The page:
The de Montille family can trace their roots back to the French aristocracy in the 19th century, proprietors of land in both Volnay and Pommard before the Revolution. They purchased small plots of vine during the century, probably leasing it out to other winegrowers as was common in those days. Phylloxera cast its shadow over the domaine and the family was forced to diversify their interests, rearing cattle around Auxois.
Hubert de Montille was born in 1930, his father François passing away just five years later, leaving his mother and uncle to manage the domaine. Hubert himself took over in 1951, although by this point there were only around 2.5-hectare of vineyard; hence his pursuit of a legal career in the town of Dijon, since there was insufficient vinous revenue to live on. His vocation ultimately led him to become an important figure within Burgundian legislation.
But during the 1960s, with his income boosted by his successful career, he was able to augment his vineyard with acquisitions of other parcels and expand the domaine. He was one of the first to introduce domaine-bottling on a serious scale, having already bottled some of the production himself back in the early 1950s. The 1961 vintage was the last to be sold to Beaune negociants.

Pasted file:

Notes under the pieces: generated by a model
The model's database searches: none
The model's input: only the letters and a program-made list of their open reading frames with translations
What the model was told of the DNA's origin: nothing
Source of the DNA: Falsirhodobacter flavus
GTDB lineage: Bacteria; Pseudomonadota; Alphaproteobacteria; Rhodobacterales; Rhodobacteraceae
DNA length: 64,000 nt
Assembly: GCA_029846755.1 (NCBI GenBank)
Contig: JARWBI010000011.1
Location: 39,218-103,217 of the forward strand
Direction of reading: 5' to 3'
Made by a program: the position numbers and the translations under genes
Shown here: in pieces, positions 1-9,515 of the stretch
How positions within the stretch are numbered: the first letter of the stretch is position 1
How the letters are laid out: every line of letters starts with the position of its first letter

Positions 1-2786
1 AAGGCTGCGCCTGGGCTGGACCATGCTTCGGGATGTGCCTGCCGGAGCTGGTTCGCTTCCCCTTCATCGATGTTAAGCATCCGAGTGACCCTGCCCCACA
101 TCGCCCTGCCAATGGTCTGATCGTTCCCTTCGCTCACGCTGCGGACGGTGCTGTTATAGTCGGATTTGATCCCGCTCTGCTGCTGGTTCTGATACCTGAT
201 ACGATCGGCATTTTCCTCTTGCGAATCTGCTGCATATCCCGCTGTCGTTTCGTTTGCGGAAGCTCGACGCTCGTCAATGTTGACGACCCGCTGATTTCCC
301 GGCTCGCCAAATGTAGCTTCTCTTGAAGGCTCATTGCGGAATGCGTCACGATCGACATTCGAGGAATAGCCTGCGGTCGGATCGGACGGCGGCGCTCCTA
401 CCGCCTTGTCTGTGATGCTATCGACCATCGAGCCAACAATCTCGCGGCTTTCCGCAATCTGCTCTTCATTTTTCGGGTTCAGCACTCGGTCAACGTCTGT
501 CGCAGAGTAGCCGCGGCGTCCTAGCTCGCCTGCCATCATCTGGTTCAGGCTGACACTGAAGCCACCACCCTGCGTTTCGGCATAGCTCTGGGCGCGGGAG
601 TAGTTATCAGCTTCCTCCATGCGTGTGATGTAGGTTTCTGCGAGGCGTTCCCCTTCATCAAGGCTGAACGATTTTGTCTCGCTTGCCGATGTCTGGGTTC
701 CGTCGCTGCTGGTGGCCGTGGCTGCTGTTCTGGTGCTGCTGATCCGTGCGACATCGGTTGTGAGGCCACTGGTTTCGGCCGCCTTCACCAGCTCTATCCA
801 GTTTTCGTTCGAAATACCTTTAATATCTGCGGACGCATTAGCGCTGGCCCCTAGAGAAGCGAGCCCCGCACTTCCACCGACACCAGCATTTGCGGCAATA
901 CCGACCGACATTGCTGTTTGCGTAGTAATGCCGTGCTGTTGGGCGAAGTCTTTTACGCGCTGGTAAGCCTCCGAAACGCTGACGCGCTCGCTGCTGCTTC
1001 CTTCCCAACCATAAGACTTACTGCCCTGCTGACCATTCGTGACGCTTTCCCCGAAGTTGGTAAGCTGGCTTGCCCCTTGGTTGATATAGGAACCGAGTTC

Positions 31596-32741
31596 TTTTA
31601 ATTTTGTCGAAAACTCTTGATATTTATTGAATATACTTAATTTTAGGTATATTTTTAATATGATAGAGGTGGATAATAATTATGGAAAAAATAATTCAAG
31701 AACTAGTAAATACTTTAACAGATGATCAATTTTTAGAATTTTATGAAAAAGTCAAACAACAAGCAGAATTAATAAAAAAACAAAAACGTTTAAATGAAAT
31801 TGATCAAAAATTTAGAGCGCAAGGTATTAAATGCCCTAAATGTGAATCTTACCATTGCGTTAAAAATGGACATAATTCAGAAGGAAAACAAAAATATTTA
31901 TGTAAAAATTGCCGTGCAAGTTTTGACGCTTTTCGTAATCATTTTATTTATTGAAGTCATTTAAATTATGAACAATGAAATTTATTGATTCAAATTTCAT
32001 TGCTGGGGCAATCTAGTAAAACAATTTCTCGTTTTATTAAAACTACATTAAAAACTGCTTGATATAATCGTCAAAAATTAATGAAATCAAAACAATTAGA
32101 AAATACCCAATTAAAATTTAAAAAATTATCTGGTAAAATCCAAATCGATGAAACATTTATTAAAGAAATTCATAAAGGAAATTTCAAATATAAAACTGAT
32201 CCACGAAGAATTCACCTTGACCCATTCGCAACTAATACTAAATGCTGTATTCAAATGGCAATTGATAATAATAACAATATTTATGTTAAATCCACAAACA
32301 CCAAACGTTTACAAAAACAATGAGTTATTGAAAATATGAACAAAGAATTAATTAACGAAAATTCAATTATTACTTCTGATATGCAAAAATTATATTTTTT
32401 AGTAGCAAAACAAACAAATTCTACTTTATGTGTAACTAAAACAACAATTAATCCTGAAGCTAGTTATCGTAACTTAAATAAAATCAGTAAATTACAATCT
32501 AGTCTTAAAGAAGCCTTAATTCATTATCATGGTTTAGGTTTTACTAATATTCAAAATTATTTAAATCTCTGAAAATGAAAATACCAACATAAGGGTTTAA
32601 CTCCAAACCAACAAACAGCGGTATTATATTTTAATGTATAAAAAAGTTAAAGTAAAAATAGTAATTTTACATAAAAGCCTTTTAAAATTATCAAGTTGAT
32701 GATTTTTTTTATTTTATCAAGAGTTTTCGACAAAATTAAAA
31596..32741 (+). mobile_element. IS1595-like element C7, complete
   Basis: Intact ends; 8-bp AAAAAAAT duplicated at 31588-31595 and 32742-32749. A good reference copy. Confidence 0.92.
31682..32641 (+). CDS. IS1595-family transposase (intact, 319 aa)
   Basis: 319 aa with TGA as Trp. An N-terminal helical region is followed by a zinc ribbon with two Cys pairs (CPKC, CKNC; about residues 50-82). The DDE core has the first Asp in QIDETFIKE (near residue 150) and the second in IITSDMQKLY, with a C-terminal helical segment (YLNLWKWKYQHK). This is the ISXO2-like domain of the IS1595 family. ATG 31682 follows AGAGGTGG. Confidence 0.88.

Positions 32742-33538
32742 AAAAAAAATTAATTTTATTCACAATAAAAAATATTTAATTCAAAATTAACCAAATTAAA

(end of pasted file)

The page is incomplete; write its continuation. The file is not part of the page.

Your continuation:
Hubert is now joined by his son, Etienne who spent his formative years at Coopers and Lybrand before becoming a full-time vigneron at Chateau de Puligny-Montrachet and Domaine de Montille.
Undoubtedly, there is a definite style to Domaine de Montille’s wines that you either love or hate. De Montille’s wines are for those who love true Burgundian Pinot Noir, rather than those that pander to an international audience. Hubert de Montille was famous for eschewing chaptalization except only in the poorest of vintages; a serendipitous discovery after Hubert miscalculated the amount of sugar to add in the 1959 vintage.
- Wine Journal